Invitation to the exhibition ‘Stoa Malakopi: Memory and entrepreneurialism’
The city does not tell its past, but contains it like the lines of a hand, written in the corners of the streets, the gratings of the windows, the banisters of the steps [...]
Italo Calvino, Invisible Cities
We are delighted to invite you to the exhibition ‘Stoa Malakopi: Memory and emerging entrepreneurialism’, organized by ACT (American College of Thessaloniki). The exhibition opens on Friday 26 January 2018 at the arcade Malakopi, Syggrou 7, 1st floor, 5-7 pm, and will remain open until Friday 2 February 2018.
The exhibition is the culmination of an educational pilot research entitled ‘Thessaloniki’s arcades: Memory and emerging entrepreneurialism’ (June-December 2016). To this end, students from the Department of Humanities and Social Sciences at ACT and Graphic Design students from North Carolina State University (NCSU) worked together in the context of their common Service Learning course. The course is an extension of educational praxis in the community; in collaboration with various public and not-for-profit bodies, students engage in participatory research, experiential learning and understanding of social issues and problems while making connections with their studies.
The research project examines place identity and the entrepreneurial practices and trajectories of various stakeholder groups working at some of Thessaloniki’s commercial arcades. Recent social and economic changes have seriously affected the local community – in this light the project aims to explore the development of commercial arcades over the years, as perceived and experienced by arcades stakeholders, and methods of community design through interdisciplinary collaborations.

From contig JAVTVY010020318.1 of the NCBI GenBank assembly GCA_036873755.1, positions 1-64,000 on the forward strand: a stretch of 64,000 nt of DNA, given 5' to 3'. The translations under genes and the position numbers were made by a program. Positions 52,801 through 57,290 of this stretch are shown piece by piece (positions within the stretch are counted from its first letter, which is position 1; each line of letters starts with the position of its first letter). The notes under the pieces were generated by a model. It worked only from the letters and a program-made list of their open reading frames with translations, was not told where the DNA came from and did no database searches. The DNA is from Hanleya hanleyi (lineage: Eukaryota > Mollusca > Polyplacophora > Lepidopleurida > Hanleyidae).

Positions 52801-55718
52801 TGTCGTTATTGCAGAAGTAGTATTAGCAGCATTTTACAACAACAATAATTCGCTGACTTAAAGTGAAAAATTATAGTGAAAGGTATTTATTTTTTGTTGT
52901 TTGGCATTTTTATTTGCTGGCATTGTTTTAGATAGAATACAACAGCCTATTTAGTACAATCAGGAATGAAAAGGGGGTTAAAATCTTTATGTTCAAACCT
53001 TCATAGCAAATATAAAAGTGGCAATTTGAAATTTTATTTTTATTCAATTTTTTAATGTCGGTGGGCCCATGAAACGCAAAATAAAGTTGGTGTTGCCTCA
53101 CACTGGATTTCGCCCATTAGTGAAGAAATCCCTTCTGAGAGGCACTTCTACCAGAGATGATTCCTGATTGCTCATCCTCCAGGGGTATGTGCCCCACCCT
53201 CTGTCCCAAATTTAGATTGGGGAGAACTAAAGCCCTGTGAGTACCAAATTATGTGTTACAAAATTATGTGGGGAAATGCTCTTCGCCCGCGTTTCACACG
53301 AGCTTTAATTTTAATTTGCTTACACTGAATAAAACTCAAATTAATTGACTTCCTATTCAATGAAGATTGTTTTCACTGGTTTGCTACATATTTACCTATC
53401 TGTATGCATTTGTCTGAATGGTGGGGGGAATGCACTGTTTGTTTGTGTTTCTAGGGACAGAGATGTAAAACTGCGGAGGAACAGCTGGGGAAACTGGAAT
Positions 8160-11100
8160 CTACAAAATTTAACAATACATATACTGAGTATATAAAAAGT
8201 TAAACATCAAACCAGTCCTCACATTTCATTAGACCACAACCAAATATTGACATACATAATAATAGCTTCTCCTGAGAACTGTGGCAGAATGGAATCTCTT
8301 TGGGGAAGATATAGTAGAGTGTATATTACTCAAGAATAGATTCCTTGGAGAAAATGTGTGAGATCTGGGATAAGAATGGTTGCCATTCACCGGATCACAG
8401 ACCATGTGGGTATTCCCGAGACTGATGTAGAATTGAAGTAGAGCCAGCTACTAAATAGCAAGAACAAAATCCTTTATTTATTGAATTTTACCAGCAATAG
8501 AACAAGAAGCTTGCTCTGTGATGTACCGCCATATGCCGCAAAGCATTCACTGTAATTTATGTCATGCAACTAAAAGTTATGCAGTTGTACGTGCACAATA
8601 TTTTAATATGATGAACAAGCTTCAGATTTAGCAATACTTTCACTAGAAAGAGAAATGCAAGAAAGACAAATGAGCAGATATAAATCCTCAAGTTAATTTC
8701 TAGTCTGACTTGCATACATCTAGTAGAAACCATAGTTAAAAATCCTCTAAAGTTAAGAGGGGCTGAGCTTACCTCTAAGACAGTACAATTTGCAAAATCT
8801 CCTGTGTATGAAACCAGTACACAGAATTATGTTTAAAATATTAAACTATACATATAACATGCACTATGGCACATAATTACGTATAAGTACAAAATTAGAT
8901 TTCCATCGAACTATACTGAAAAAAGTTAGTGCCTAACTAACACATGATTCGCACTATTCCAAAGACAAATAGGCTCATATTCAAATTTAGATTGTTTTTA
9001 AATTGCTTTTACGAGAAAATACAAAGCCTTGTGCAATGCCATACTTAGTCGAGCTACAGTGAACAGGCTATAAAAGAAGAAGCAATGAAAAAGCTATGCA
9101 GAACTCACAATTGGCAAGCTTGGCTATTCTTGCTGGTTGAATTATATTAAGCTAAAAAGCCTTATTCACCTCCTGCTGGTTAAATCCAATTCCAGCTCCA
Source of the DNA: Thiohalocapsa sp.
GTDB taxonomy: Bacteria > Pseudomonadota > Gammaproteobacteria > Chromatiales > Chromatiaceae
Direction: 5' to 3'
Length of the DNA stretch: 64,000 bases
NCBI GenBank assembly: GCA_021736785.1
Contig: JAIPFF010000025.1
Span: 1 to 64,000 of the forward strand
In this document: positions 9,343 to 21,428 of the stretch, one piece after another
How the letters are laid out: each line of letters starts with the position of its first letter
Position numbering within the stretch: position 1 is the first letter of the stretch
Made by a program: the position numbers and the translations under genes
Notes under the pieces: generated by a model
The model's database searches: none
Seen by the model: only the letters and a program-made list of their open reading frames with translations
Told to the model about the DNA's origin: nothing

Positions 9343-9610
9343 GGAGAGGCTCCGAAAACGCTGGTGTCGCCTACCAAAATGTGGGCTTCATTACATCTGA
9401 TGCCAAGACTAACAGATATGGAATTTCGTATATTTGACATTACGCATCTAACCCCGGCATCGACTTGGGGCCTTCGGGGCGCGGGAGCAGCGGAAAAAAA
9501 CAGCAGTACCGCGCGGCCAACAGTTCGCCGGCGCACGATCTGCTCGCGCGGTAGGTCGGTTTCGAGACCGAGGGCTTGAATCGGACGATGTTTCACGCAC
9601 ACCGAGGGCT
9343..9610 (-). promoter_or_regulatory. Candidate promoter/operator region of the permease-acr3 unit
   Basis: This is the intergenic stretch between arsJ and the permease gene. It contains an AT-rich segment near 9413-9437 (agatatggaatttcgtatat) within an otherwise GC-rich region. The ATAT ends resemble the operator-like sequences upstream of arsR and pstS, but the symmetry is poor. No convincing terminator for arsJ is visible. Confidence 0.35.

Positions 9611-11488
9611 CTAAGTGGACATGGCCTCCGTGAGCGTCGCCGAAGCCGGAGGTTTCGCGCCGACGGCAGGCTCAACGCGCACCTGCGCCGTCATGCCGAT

The Malakopi arcade was examined as a case study in the above research context. The arcade was built in 1907 by Italian architect Vitaliano Posseli in the yard of the Allatini family estate to house the Bank of Thessaloniki. In 1954 ownership changed and the building was refurbished to accommodate a commercial arcade, now named Malakopi. Many business people and professionals left their mark in the arcade ever since, few of which are still there, while new entrepreneurs have recently moved into this historical building.
With an oral history approach, local researchers – comprising three ACT students, one NCSU student and the course leads – interviewed 13 professionals at Malakopi arcade, who shared their memories from the arcade and their professional histories, the challenges they have faced over the years and their thoughts and suggestions for a sustainable development of the arcade, given its historical, heritage character. On their part, US-based students used the transcribed and visual material (e.g. photographs of stakeholders and their work spaces or design plans of Malakopi) to create banners for each one business and professional. In the exhibition local researchers-students will present the outcomes and outputs of their work, representing the broader research team.
Service Learning course and research leads are Dr Maria Patsarika, Humanities and Social Sciences Division, ACT (American College of Thessaloniki) and Prof Scott Townsend, School of Graphic Design, North Carolina State University. The occasion for this interdisciplinary collaboration was Scott Townsend’s exhibition ‘Social Capital’ in June 2017, organized by the Dukakis Center in collaboration with the French Institute, Thessaloniki. Central to both these initiatives is the active engagement of students with social science and service design research and collaboration with local stakeholders in the process of exploring and understanding social changes and problems that concern them.
Stoa Malakopi, 1950. Photo courtesy of Ms. Betty Voreopoulou.
A warm thanks to Dr Evangelos Hekimoglou, curator at the Jewish Museum of Thessaloniki, and emeritus professor at Aristotle University Ms Aleka Karadimou-Gerolympou for their inputs to the research; and to Betty Voreopoulou, Alkmini Trigonaki and Lazaros Graikos for their overall support in organizing the exhibition.